- Commenters respond without actually reading the writer’s piece carefully, which becomes clear when they accuse the writer of saying things he didn’t actually say, or ask him why he didn’t include point X, when the writer clearly addressed point X in the second paragraph.
- Commenters focus on everything the writer didn’t say about the topic, which is bound to be a lot, given that most online content falls in the 500 to 1,000 word range.
- Commenters accuse writers of all kinds of ulterior motives, such as self-absorption and money grubbing, failing to understand that for most of us, online writing is part of an actual job in which we publish our opinions for many professional and personal reasons including, yes, caring for ourselves and our families by earning money.
- Commenters are just plain mean. They call writers names. They gang up on a writer, recruiting like-minded people to come echo their mean-spirited comments.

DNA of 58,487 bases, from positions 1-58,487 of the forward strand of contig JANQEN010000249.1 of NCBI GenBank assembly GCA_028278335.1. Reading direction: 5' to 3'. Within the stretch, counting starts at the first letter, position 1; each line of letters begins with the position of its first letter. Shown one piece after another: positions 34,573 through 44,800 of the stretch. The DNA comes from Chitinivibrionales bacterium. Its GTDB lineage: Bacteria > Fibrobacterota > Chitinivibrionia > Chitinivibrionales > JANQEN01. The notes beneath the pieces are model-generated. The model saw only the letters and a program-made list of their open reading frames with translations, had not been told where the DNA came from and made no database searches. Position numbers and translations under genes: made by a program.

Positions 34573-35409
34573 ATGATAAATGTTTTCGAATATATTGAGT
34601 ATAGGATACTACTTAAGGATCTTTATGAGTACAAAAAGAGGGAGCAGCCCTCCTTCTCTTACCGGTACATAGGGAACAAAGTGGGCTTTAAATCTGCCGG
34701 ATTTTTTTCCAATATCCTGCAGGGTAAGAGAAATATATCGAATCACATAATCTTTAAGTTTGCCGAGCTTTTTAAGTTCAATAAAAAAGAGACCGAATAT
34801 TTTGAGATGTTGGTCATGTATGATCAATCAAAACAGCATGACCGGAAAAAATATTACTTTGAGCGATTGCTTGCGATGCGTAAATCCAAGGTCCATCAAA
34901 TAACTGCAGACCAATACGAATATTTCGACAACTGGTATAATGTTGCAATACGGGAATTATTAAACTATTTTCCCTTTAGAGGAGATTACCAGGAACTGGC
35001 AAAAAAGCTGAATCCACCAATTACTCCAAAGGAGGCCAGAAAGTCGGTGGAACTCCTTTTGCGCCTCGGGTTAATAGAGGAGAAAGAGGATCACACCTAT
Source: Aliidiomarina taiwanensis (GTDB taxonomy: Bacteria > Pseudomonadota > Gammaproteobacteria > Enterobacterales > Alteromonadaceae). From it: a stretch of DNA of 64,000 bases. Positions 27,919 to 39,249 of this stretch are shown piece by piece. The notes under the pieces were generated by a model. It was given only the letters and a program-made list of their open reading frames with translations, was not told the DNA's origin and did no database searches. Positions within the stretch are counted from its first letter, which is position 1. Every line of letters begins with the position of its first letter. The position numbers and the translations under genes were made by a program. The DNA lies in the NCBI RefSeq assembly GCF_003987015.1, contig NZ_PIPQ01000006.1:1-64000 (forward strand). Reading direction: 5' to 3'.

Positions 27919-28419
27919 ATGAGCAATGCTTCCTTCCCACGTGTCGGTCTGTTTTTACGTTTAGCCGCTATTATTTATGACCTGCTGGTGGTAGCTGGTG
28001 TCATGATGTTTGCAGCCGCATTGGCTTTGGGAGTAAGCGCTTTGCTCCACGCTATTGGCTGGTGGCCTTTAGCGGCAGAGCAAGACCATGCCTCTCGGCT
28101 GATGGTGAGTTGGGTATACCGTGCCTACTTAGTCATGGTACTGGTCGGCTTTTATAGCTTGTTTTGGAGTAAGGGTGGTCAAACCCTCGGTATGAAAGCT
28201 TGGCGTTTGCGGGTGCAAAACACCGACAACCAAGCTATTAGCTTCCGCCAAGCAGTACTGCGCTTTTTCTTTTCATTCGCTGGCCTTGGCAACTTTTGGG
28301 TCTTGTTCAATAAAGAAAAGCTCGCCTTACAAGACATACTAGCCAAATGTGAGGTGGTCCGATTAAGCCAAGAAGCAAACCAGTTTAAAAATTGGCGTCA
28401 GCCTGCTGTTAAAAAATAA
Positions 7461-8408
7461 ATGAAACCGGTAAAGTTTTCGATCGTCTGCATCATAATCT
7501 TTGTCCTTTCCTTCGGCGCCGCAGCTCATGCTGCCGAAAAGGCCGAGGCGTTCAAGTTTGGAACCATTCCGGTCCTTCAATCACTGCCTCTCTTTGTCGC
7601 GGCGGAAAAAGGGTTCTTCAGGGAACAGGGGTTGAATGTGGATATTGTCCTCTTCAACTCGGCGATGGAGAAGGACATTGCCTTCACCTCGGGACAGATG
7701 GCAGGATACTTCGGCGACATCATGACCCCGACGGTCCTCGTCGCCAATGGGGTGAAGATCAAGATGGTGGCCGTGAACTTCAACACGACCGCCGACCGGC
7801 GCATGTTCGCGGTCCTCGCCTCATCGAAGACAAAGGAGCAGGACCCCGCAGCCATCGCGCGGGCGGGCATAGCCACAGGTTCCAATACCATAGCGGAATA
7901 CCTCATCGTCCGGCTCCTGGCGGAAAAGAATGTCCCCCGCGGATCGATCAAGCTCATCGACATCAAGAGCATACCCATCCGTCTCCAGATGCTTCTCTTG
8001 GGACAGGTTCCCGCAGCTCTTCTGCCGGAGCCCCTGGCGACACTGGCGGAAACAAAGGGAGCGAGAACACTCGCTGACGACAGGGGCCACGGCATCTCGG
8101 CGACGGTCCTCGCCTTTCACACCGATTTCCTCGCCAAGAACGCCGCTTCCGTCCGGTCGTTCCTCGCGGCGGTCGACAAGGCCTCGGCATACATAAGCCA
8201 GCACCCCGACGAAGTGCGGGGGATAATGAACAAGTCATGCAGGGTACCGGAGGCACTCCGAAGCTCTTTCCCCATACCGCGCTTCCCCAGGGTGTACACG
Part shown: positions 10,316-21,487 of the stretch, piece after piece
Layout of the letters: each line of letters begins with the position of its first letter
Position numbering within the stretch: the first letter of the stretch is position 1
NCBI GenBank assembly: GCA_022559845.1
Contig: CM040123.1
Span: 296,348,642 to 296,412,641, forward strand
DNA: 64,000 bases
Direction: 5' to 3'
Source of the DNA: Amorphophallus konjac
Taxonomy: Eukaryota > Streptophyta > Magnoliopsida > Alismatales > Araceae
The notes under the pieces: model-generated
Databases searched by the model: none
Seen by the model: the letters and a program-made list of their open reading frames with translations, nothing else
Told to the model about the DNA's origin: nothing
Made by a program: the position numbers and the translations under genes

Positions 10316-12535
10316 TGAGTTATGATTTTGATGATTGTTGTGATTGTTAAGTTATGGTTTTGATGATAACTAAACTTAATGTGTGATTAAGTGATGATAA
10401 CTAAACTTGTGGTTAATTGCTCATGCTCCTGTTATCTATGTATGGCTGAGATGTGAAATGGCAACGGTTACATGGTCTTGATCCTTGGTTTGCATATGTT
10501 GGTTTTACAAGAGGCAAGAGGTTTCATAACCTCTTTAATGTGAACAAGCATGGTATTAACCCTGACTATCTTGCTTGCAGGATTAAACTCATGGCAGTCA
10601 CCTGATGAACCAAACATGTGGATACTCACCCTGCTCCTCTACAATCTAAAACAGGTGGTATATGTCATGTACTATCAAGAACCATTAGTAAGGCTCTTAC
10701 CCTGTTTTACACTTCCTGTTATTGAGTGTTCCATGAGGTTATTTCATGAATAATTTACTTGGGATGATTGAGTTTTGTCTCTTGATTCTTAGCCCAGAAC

You get the idea. Not only are these common behaviors frustrating to writers, but they often dissuade more rational commenters from jumping into what they perceive as an unsavory, cutthroat environment.
We writers love to whine about commenters, frequently getting into “can you top this” conversations about the worst comments directed at us. Two Christian bloggers perfected the art of comment commentary (??) with their blog When In Comments, on which they posted short videos or photos to illustrate their reactions “to ‘those comments’ left typically on evangelical/religious themed blogs.” (I especially liked this one, given that a number of people proclaimed dismay at my “potty mouth” in this post.) The site authors, however, announced recently that the blog is on hiatus because (if I have read their video hieroglyphics properly) some people’s feelings were hurt.
Bless their hearts.
I get it. They want to do the right thing, to not become defensive and snarky. I respect the When in Comments writers for stepping back out of a desire to be upstanding folk. But when a couple of frustrated and talented writers come up with a clever idea for lampooning certain types of comments, then quit out of respect for their audience—even though many comment sections are pretty much heaping pits of audience disrespect toward frustrated and talented writers—something is out of whack.